When my mother died, my Aunt Lupita came to take care of us but she was there more as a servant because my father paid her a salary. She took care of us but I don’t think it was anything more than a routine thing. It would never have occurred to her to give us a sign of affection or to say anything nice to us. She liked to be helpful to people and to have everybody think well of her but our relations were…well, I could see that she felt more affection toward the bums who came there to drink with her. She spoke to them with more confidence, as if she felt closer to them. With us, she used that tone of authority, just like my father. Born to command, like my papá!
I didn’t see much of my aunt until after my uncle died. Naturally, when she felt she was getting old, she fell back on us. By then I was married to Maria and we would both go to see her. Each time it cost me five, ten, twenty pesos. But I must say Lupita never asked for a thing except when she was sick. We lived so estranged. Maybe because she was like me and wanted it that way. The further away my family is, the less problems they cause me. In that way, I’m a little more independent. Maybe that’s what she was trying to be, too.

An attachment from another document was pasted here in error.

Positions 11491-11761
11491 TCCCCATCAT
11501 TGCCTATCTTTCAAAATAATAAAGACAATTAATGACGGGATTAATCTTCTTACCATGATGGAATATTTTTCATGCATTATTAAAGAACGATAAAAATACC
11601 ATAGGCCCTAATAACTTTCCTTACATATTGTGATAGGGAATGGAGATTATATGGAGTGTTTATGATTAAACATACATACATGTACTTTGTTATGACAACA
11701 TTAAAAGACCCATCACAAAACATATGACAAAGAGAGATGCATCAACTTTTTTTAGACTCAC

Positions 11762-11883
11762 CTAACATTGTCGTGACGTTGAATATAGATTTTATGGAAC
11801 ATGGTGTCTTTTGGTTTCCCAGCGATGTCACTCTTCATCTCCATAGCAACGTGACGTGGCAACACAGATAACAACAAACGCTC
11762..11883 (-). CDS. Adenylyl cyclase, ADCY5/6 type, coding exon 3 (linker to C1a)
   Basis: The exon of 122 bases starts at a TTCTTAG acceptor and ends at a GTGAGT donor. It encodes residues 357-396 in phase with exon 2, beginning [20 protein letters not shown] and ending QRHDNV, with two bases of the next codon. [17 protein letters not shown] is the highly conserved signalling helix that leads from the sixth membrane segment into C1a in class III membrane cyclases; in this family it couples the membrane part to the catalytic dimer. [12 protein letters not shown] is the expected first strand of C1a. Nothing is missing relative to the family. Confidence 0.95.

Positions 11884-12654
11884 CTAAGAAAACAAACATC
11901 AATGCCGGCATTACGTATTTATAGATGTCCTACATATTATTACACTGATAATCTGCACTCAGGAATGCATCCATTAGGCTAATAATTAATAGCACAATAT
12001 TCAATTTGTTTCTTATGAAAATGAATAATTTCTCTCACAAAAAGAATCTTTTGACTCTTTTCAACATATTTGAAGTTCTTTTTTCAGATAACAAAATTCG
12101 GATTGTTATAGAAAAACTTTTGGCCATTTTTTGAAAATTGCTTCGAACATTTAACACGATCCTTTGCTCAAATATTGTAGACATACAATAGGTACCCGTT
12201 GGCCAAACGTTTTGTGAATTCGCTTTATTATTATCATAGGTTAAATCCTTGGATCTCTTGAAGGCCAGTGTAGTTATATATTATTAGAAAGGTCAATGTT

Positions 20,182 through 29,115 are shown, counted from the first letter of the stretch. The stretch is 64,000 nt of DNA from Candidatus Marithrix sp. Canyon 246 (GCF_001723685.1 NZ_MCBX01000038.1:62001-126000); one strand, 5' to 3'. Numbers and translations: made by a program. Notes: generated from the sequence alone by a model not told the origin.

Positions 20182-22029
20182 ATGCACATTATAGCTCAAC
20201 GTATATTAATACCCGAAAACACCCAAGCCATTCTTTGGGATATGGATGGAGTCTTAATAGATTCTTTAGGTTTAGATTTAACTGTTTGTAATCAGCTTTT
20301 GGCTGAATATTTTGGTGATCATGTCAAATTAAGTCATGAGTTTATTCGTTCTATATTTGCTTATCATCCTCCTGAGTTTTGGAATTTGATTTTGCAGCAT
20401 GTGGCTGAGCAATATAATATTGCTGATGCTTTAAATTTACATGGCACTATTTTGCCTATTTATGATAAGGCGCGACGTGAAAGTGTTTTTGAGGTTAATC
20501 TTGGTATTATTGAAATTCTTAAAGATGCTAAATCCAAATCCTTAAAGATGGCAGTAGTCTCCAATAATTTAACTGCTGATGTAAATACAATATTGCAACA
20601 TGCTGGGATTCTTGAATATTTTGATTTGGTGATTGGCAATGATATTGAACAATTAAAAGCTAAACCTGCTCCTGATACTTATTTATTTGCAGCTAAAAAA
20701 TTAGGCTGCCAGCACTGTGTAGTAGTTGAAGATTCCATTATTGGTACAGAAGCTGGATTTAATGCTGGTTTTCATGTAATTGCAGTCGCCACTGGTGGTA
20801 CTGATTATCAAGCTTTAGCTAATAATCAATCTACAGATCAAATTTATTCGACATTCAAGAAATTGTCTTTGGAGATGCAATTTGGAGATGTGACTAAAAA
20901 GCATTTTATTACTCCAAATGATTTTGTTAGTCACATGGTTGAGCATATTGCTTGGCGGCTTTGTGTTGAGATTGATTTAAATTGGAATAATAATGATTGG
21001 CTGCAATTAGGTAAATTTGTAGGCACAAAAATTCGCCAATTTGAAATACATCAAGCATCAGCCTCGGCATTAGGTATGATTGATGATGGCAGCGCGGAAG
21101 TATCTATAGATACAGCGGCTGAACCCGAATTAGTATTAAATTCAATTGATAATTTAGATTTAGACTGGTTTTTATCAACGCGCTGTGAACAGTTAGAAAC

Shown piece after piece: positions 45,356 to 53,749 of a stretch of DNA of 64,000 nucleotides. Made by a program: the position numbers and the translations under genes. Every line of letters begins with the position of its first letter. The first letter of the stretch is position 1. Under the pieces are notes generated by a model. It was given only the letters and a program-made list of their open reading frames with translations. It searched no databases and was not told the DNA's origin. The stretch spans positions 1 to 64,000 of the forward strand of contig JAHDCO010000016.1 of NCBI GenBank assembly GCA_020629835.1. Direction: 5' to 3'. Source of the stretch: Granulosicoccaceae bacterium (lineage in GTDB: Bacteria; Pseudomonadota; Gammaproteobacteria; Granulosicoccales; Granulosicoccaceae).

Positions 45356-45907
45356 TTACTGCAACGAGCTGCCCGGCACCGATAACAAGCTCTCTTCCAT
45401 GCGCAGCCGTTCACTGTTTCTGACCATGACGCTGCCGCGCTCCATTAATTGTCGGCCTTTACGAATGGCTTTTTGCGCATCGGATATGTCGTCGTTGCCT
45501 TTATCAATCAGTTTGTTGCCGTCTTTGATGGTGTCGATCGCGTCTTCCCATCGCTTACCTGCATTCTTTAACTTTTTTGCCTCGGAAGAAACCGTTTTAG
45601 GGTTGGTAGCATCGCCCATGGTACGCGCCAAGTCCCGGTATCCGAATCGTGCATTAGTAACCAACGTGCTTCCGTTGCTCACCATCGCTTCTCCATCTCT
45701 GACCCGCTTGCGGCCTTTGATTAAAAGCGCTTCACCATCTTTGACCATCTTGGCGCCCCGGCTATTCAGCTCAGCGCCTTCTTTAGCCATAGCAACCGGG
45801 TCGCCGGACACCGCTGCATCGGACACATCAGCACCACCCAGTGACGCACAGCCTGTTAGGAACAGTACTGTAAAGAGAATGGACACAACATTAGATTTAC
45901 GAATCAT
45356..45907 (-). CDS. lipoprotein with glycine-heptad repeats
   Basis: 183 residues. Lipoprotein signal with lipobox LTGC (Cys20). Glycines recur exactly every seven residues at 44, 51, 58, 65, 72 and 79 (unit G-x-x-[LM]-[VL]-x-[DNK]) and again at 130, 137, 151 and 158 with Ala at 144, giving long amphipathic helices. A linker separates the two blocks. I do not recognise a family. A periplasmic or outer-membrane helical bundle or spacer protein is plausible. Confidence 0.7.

“Listen,” my brother said. “We’ve got to give her a decent burial. But how? Uncle Igancio’s funeral cost us 500 pesos. Look, I’ll go see how much I can borrow from my godmother, though I owe her 200 pesos already. If the ambulance comes don’t let them take her away, because then it’ll cost a lot of money to get her body out of there. I’ll be right back.”
He turned and left quickly. A little later we heard the ambulance siren screaming.
“Here they come, here they come!” chorused all the neighbors and snoopers. The ambulance stopped at the entrance and a young doctor in a white uniform stepped out, with two stretcher bearers right behind him. I opened the rickety wooden door for him. He looked at the body and asked, “Well, what happened to this woman, señor? Just look at her!”